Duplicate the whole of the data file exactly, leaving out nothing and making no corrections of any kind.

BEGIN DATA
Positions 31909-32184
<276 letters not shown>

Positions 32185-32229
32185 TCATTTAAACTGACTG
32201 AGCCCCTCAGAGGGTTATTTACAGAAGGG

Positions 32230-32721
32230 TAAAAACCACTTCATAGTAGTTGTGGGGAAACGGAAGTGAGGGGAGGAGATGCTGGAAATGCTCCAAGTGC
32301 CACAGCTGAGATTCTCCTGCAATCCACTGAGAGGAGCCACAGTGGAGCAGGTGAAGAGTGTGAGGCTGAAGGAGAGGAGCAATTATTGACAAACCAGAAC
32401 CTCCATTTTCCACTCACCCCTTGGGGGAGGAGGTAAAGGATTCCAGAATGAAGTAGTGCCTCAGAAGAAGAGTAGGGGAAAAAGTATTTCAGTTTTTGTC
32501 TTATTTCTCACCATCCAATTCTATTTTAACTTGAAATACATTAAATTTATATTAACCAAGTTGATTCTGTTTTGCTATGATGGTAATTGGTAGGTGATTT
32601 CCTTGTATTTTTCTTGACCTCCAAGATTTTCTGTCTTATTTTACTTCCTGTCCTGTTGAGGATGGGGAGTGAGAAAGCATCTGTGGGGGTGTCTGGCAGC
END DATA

Positions 31909-32184
<276 letters not shown>

Positions 32185-32229
32185 TCATTTAAACTGACTG
32201 AGCCCCTCAGAGGGTTATTTACAGAAGGG

Positions 32230-32721
32230 TAAAAACCACTTCATAGTAGTTGTGGGGAAACGGAAGTGAGGGGAGGAGATGCTGGAAATGCTCCAAGTGC
32301 CACAGCTGAGATTCTCCTGCAATCCACTGAGAGGAGCCACAGTGGAGCAGGTGAAGAGTGTGAGGCTGAAGGAGAGGAGCAATTATTGACAAACCAGAAC
32401 CTCCATTTTCCACTCACCCCTTGGGGGAGGAGGTAAAGGATTCCAGAATGAAGTAGTGCCTCAGAAGAAGAGTAGGGGAAAAAGTATTTCAGTTTTTGTC
32501 TTATTTCTCACCATCCAATTCTATTTTAACTTGAAATACATTAAATTTATATTAACCAAGTTGATTCTGTTTTGCTATGATGGTAATTGGTAGGTGATTT
32601 CCTTGTATTTTTCTTGACCTCCAAGATTTTCTGTCTTATTTTACTTCCTGTCCTGTTGAGGATGGGGAGTGAGAAAGCATCTGTGGGGGTGTCTGGCAGC